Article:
Hurricane center watching area of disturbance of East Coast


With 22 days left of the Atlantic hurricane season, the National Hurricane Center is eyeing another potential threat Monday morning near the U.S. East Coast.

The non-tropical low pressure system with storm-force winds is located a couple of hundred miles east-southeast of Cape Hatteras, North Carolina, the NHC said in its 2 a.m. update.

The low has a 20% chance of developing into a tropical depression by the end of the week, but the system is forecast to drift east-northeastward over the next several days, where it could gradually lose its frontal characteristics by mid-week in the subtropical Atlantic Ocean, the NHC said.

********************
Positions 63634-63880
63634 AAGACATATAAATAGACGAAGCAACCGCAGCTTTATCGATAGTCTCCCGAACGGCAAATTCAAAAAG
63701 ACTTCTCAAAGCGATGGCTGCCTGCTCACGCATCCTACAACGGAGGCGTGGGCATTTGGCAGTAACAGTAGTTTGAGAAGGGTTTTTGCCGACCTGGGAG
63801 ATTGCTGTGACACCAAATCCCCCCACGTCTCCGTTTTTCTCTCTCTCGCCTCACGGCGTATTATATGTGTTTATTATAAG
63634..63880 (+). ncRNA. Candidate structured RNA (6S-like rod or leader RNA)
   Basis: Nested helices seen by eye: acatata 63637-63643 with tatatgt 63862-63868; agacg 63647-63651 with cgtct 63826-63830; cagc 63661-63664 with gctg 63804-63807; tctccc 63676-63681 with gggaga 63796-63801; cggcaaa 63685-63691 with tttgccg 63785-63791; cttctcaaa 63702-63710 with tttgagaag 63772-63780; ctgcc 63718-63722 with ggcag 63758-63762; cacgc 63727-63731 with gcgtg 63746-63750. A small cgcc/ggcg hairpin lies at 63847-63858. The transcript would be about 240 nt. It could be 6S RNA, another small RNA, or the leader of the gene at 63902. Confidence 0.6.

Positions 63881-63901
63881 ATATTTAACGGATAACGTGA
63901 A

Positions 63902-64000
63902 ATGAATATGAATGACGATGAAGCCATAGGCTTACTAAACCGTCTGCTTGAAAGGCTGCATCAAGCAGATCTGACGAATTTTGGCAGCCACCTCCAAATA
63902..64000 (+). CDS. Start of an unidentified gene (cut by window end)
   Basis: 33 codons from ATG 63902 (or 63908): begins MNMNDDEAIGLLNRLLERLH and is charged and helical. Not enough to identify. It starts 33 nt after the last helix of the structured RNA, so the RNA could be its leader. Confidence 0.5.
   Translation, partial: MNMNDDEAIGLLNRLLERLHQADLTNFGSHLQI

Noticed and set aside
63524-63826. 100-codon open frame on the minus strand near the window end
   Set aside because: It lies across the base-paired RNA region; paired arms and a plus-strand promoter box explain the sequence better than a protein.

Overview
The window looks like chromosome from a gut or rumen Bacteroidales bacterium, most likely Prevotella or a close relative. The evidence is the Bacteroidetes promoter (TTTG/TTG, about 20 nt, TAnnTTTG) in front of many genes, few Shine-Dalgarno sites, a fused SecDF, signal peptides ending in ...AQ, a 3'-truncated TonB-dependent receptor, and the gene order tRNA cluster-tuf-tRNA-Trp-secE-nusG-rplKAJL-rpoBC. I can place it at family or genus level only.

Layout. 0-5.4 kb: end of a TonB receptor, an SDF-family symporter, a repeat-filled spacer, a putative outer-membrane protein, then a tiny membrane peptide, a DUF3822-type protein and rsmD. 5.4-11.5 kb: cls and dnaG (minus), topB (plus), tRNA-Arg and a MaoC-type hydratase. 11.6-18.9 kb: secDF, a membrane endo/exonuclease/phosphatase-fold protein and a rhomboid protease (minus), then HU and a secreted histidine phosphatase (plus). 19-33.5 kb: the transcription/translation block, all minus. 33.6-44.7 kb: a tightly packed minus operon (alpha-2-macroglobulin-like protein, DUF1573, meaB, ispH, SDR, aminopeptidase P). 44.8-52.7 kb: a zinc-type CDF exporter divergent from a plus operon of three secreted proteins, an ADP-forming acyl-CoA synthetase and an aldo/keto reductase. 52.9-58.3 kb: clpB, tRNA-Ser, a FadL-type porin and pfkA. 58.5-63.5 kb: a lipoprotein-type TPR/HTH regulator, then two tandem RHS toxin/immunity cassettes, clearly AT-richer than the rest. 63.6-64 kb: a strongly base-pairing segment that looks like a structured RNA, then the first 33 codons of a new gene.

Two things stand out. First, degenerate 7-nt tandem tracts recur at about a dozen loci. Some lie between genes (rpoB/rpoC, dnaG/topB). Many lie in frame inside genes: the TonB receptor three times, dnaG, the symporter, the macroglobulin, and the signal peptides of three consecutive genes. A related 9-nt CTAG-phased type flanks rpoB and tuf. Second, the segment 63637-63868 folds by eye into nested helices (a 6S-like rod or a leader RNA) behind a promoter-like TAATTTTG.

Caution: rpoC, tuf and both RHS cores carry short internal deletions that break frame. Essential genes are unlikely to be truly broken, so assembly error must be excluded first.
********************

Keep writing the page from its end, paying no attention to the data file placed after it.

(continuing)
Models show the system could develop subtropical characteristics while it moves eastward or east-northeastward over the open waters of the central Atlantic Ocean.

If another system forms, it will pull a name from an auxiliary alphabet set up by the WMO, starting with the name Adria. Only two other seasons have had to venture into a supplemental alphabet: 2005 and 2020.

Earlier this year, WMO retired its use of the Greek alphabet to designate storms due to confusion over similar sounding letter: Eta, Theta and Iota.

The end of hurricane season is Nov. 30.

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